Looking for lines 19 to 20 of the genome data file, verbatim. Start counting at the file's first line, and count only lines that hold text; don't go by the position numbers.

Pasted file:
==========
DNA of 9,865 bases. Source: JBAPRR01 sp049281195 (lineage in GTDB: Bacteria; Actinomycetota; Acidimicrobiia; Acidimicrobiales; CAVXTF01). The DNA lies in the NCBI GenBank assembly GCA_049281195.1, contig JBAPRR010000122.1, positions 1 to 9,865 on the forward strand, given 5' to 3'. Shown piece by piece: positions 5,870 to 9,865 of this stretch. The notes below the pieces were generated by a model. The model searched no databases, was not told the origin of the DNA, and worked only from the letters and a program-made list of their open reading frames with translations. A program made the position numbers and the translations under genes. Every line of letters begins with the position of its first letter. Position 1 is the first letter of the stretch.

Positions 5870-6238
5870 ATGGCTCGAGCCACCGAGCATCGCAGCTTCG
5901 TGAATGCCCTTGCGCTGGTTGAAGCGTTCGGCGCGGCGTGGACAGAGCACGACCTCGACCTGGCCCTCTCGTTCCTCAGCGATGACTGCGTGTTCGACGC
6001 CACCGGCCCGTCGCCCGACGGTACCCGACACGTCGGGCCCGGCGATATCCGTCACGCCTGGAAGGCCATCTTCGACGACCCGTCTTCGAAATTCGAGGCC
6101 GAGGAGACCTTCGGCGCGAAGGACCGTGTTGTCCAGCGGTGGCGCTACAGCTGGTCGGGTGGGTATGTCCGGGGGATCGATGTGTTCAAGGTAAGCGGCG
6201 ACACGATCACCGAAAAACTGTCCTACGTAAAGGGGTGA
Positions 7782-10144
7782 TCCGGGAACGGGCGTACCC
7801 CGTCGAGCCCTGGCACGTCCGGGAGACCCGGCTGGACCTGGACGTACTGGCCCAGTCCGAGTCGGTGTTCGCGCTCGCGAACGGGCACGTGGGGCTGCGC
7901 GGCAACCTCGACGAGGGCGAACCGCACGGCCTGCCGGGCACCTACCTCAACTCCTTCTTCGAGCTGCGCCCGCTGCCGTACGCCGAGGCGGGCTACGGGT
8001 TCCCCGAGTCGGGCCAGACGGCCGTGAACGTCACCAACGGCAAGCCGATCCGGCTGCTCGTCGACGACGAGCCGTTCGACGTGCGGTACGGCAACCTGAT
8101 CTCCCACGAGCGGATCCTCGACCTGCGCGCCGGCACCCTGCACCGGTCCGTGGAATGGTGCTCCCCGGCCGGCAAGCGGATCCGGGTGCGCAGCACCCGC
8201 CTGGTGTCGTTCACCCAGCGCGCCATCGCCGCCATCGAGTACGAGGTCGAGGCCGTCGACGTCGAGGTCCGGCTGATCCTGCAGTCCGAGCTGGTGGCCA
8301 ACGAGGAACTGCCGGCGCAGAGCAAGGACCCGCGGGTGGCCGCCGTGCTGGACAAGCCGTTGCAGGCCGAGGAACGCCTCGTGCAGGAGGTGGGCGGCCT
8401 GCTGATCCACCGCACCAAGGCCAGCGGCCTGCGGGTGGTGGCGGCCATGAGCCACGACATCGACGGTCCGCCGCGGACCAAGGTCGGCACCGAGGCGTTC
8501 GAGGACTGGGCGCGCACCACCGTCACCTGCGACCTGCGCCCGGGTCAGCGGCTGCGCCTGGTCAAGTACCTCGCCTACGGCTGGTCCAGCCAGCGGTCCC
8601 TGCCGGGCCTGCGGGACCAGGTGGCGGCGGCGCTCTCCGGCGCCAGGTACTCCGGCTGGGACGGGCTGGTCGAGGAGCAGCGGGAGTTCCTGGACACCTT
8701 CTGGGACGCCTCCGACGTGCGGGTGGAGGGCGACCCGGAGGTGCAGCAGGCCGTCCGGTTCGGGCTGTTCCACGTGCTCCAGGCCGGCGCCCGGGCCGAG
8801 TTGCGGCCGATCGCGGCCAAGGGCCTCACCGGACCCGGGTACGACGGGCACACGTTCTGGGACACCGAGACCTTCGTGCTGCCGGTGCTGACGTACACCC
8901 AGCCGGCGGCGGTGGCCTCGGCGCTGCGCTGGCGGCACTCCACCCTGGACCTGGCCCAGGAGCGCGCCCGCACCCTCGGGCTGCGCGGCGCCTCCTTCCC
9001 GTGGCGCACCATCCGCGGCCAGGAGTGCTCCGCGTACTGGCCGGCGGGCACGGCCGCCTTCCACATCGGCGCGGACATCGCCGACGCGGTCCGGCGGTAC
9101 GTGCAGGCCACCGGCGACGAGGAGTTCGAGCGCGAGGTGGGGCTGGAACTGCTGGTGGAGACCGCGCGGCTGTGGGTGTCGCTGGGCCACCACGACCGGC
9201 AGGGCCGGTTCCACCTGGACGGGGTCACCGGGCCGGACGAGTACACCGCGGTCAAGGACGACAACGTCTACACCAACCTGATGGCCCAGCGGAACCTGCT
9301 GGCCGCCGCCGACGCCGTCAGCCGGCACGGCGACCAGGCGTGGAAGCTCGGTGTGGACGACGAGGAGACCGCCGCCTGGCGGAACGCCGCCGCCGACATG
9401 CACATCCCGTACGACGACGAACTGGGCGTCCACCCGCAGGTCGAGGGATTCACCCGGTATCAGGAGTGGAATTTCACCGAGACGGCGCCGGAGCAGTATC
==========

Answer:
8701 CTGGGACGCCTCCGACGTGCGGGTGGAGGGCGACCCGGAGGTGCAGCAGGCCGTCCGGTTCGGGCTGTTCCACGTGCTCCAGGCCGGCGCCCGGGCCGAG
8801 TTGCGGCCGATCGCGGCCAAGGGCCTCACCGGACCCGGGTACGACGGGCACACGTTCTGGGACACCGAGACCTTCGTGCTGCCGGTGCTGACGTACACCC